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Brigid's Cross #2 - Created Using Tooling Foil!
Submitted by Pam on Thu, 01/30/2014 - 20:54
As promised!! Another Brigid's Cross in the series - #2 of 4! This one made using nothing but tooling foil (available in most craft stores including Blick) and simple tools - table knife, scissors, and rulers - (found in every craft room or kitchen drawer).
Before we begin, I want to be very clear - I take NO credit for the design of this Brigid's Cross. The credit for working out how to make it belongs to Michelle Pacey over at Michelle Made Me.
You see, after learning to make a "proper" Brigid's Cross using this tutorial, I became completely stuck in my self-made box when trying to think of other more readily available materials for construction. Not everyone has easy access to wheat straw or even grasses and reeds. And not wanting to go the paper straw route, I turned to my clever friend, Michelle, knowing full well that, unlike me, she is very fluent in thinking outside the box!!
And she did not disappoint! She created a guest tutorial for me last February in which she shared how to create a beautiful Brigid's Cross using cereal boxes!
I absolutely love Michelle's design and decided to try to reproduce it - in metal tooling foil!
And except for one teeny tiny detail for which I need your help, it turned out just as I envisioned.
This is not a full tutorial. If you want to make a cross using tooling foil, I suggest you first visit Michelle's post and then after making a couple crosses in cardboard or paper, return here to learn the tricks for working with metal.
And ALWAYS use protective eye wear when working with metal; and handle the metal with great care and attention to avoid cut fingers - or wear gloves.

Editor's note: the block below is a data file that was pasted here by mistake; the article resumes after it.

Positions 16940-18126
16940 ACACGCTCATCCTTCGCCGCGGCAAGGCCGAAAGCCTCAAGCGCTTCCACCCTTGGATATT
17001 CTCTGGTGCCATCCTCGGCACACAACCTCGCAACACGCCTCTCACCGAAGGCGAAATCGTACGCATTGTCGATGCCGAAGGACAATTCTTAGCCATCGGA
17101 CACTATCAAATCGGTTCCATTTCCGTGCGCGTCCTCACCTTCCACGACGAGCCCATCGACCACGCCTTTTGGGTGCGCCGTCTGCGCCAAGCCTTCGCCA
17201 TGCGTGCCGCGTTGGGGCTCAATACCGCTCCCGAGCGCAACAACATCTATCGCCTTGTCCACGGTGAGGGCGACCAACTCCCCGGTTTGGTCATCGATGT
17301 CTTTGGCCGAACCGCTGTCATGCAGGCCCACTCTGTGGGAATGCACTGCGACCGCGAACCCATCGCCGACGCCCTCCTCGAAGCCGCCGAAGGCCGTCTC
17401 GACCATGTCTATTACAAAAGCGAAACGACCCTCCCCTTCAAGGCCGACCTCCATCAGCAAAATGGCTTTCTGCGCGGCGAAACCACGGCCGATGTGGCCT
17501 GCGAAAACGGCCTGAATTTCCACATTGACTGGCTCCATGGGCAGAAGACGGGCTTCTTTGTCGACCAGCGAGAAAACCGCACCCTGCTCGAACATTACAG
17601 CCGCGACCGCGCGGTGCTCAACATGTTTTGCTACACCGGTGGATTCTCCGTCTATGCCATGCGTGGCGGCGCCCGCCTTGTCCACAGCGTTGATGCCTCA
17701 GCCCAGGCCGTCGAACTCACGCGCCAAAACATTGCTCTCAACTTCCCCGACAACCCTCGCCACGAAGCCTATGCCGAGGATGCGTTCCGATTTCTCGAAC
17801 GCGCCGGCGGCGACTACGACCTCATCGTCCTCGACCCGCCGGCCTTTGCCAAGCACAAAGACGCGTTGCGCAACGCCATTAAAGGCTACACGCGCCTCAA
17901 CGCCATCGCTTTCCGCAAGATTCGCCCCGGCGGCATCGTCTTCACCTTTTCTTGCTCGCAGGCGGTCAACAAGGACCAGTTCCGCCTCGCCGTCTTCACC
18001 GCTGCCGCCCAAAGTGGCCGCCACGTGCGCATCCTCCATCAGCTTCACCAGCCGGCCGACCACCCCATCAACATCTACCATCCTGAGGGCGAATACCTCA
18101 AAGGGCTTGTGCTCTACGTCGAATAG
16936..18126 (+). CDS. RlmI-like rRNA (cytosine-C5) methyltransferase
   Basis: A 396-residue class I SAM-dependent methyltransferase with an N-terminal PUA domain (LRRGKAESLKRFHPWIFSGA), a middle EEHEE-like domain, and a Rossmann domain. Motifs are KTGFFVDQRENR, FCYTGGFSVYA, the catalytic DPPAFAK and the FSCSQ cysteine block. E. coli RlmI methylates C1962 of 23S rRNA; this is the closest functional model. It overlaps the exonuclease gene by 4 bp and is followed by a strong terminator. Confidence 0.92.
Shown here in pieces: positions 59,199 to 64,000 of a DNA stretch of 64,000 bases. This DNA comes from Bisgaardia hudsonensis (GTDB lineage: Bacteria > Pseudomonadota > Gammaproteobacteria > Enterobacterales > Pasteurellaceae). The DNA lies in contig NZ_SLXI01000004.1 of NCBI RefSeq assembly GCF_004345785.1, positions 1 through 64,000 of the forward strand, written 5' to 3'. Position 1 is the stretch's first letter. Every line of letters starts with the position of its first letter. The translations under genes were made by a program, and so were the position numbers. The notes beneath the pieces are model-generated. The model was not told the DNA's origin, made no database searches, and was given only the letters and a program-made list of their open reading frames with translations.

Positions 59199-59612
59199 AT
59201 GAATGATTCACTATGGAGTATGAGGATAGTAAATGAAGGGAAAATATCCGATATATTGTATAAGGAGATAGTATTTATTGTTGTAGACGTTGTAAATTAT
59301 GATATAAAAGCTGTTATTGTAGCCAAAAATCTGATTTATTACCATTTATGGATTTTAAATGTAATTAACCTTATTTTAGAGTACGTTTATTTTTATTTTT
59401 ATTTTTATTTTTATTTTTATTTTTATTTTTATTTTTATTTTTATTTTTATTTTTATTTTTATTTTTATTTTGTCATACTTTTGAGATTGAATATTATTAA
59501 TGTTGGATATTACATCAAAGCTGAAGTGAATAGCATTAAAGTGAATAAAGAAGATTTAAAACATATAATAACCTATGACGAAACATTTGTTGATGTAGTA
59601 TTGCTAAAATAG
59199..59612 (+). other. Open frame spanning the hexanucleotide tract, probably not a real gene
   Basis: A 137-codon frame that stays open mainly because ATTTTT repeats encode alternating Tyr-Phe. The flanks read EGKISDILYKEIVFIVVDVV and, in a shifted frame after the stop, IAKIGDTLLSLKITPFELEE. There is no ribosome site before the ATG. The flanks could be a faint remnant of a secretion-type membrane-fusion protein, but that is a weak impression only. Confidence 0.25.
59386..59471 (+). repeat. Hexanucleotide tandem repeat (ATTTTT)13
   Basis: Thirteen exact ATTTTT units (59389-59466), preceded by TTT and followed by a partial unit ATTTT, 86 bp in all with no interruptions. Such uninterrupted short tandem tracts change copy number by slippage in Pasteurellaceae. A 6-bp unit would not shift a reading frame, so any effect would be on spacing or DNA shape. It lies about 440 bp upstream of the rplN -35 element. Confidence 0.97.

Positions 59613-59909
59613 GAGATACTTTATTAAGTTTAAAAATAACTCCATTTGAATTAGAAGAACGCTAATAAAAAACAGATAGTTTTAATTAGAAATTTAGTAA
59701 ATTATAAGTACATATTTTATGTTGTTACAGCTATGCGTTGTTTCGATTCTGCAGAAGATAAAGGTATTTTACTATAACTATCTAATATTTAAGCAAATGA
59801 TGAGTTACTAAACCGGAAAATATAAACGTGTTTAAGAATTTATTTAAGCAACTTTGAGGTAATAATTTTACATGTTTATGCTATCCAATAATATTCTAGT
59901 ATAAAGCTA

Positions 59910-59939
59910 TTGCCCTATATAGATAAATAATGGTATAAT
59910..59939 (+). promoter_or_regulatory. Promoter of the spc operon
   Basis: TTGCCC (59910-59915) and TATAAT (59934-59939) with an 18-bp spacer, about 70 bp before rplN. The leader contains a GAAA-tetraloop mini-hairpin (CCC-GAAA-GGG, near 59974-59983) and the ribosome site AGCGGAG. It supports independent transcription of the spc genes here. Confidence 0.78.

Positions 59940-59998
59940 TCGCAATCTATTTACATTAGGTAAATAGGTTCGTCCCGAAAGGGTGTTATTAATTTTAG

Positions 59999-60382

A metal ruler, a table knife and pair of household scissors are really all you need on hand to cut your foil into strips. I cut my strips 1" wide and 12" long (width of the roll of tooling foil).
If you happen to own a quilting ruler, you will find it quite useful for marking your foil into strips for cutting and into 4 quarter inch sections for folding. No quilting ruler - not a problem - just measure and mark your cutting and folding lines.
A metal ruler with cork glued to the back and a table knife are very useful when folding the metal. The method protects fingers and delivers nice even folds and surfaces.
Place your ruler right on the fold line closest to one edge. Use the table knife to carefully nudge the 1/4" section of foil into a vertical position and then use the knife to fold it down over the ruler.
(Notice I place the ruler on the foil with the cork side up so that I will be folding over as narrow an edge as possible.)
Remove the ruler, and using the cork side, press the fold into place.
After trial and disappointment, I learned that pressing the metal flat is not a good option. A little roundness gives a smoother overall finish to the cross.
Once the 1/4" sections on both edges have been folded, it is time to fold the strip in half.